In Canada, there hasn't been a MHL for adults enacted in years and we were the first ones (outside of NZ and Australia) to go with them. After the first 4 provinces passed the laws, 6 have turned them down. The helmet lobby switched directions are trying to get cities to pass by laws, but after a couple passed them, now they are being turned down now too. The latest city to turn one down was Saskatoon and the city council there turned it down because of input from the public. Councilors said in media after the defeat of the by law that they were amazed at how much opposition there was to the proposed by law. They had no idea the public felt that way. They just knew what the lobbyists told them.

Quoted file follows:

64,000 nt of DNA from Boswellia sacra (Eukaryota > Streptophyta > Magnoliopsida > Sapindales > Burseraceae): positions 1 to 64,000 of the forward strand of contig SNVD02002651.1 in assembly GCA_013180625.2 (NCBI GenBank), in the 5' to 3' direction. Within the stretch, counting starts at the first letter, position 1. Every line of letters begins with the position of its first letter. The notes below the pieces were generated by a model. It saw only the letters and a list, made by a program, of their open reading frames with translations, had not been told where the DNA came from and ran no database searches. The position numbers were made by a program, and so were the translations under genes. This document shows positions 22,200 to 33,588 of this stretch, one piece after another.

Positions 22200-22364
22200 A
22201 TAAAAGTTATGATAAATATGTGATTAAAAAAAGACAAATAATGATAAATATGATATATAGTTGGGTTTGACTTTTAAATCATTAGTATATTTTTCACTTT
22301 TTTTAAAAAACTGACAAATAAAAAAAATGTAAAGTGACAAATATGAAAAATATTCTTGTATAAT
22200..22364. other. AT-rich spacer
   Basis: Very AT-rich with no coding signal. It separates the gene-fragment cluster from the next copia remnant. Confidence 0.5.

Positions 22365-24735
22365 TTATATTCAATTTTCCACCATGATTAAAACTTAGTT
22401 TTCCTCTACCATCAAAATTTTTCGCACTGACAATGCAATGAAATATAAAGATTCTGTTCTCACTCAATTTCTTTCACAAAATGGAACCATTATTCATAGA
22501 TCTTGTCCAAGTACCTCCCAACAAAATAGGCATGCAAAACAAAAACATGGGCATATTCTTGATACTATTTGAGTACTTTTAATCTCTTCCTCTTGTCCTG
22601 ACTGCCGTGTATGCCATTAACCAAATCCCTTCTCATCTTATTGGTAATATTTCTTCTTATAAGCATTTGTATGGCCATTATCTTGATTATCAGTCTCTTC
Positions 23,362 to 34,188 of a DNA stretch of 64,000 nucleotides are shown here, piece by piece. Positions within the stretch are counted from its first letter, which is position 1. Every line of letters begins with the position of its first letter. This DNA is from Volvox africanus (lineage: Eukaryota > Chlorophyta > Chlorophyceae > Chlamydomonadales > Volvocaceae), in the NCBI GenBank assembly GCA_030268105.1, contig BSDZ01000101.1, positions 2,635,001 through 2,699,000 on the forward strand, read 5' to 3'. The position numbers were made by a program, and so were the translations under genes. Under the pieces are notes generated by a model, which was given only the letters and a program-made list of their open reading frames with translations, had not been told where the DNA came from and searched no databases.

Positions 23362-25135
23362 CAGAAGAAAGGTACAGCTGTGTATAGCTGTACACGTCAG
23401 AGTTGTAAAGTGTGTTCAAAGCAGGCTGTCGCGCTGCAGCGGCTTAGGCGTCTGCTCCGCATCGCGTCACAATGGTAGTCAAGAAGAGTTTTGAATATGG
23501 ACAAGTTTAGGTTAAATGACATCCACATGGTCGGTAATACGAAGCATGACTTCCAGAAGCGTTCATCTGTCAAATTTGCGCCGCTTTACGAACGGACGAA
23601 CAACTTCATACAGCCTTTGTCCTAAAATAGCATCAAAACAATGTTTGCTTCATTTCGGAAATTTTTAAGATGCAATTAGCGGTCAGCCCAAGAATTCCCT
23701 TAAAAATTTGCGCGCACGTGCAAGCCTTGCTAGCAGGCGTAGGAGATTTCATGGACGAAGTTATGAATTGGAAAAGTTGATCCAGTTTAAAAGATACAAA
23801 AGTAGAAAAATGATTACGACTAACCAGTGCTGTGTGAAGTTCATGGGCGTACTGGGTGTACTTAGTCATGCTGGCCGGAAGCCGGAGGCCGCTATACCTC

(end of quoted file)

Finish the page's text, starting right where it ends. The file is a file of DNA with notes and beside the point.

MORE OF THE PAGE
Funny to see one of the main sponsors of the helmet lobby group was Bell Sports.
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Old 01-30-08, 09:18 AM   #17
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To me, the larger issue is whether any city should have the authority to make its own traffic rules, including mandatory helmet laws. I thought that was, with good reason, the purview of the states, with some federal guidance.

Consider the plight of an unhelmeted nonresident adult bicyclist approaching Vancouver to pass through town -- shall we help the Sheriff assemble a posse to head him off at the pass, arrest him at the city limits, or perhaps run him out of town on a rail?

___
Disclosure: I strongly advocate helmet use for those who do not practice risk compensation, and I always practice what I preach. I equally strongly oppose mandatory helmet laws.
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Old 01-30-08, 09:28 AM   #18